How to Be Fair in the Workplace

by Alejandro Russell

One of the most difficult duties of an employer is to be fair to people of diverse backgrounds and experiences. This is because what might appear fair to one employee can seem discriminatory to another. Fairness in the workplace is fundamental in creating a healthy working environment where business can flourish. Therefore, it is crucial that you be familiar with the relevant legislation and have the skills that enable you to practice fairness with all your employees.

Understand Labor Laws

Several laws require employers to treat all employees fairly and equally, regardless of their gender, age, race or any other covered characteristics. According to the Department of Labor, it is against the law to discriminate based on disability, gender, sexual orientation, race or age. Understanding what the laws require enables you to have a yardstick on which to base your treatment of employees.

Accept Diversity

You should be open to hiring people of diverse backgrounds and accept their unique qualities. Each employee brings something unique to the workplace. You can harness the contributions of each person if your employees are not afraid of showing their uniqueness. Make employees aware of your policy of non-discrimination. This will give them the impetus to be their true selves.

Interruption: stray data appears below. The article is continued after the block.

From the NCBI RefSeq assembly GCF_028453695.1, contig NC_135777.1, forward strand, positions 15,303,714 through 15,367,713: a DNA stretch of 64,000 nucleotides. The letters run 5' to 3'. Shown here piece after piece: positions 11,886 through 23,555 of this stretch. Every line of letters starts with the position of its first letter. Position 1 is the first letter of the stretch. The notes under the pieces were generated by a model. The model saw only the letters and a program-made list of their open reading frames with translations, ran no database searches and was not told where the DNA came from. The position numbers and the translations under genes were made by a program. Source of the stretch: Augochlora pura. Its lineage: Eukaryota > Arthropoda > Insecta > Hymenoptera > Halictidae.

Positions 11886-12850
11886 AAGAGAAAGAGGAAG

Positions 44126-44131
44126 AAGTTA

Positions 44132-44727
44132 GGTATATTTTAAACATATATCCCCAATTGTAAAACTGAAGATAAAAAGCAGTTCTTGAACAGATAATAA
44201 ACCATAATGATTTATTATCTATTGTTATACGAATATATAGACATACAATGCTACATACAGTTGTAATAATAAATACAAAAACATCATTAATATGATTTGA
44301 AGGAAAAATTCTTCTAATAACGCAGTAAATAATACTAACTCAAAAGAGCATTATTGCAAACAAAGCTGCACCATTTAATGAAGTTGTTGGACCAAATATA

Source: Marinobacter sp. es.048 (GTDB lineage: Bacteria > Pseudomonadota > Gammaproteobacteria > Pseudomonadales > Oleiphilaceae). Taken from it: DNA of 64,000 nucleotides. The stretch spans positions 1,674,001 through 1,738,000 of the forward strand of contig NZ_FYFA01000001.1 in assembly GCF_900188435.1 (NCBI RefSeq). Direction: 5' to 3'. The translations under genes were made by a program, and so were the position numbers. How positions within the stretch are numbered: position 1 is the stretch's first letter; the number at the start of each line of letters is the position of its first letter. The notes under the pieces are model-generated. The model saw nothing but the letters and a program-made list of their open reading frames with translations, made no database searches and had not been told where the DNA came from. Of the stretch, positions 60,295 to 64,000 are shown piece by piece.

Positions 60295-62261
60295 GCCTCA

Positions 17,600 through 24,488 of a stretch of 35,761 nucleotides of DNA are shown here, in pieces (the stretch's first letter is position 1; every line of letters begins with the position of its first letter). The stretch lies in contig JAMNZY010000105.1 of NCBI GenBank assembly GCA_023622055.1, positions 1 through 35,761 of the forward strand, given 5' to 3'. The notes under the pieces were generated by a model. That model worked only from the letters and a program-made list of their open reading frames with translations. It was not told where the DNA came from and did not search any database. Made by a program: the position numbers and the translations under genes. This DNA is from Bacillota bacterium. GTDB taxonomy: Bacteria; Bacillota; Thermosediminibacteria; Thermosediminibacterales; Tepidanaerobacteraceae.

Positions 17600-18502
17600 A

Treat Employees Respectfully

Although the workplace is full of boss-subordinate relationships, you should treat everyone with respect. Likewise, you should encourage your employees to treat each other with mutual respect. This must be the practice regardless of the positions that employees hold, their academic qualifications or the amount of salary earned. When employees do make mistakes at work, you should not reprimand them in a manner that robs them of dignity. Criticize in private, praise in public.

Maintain Professionalism

You should hire people based on their qualifications for a particular job, regardless of whether you are covered by the Fair Labor Standards Act, FLSA. Do not hire a person because she is your friend or relative. If you do, you will be tempted to give them preferential treatment. You could feel obligated to give them higher salaries or bonuses while you brush aside similar requests from other employees. If you hire people on merit, you will have sufficient grounds to reward them if their performances exceed expectations.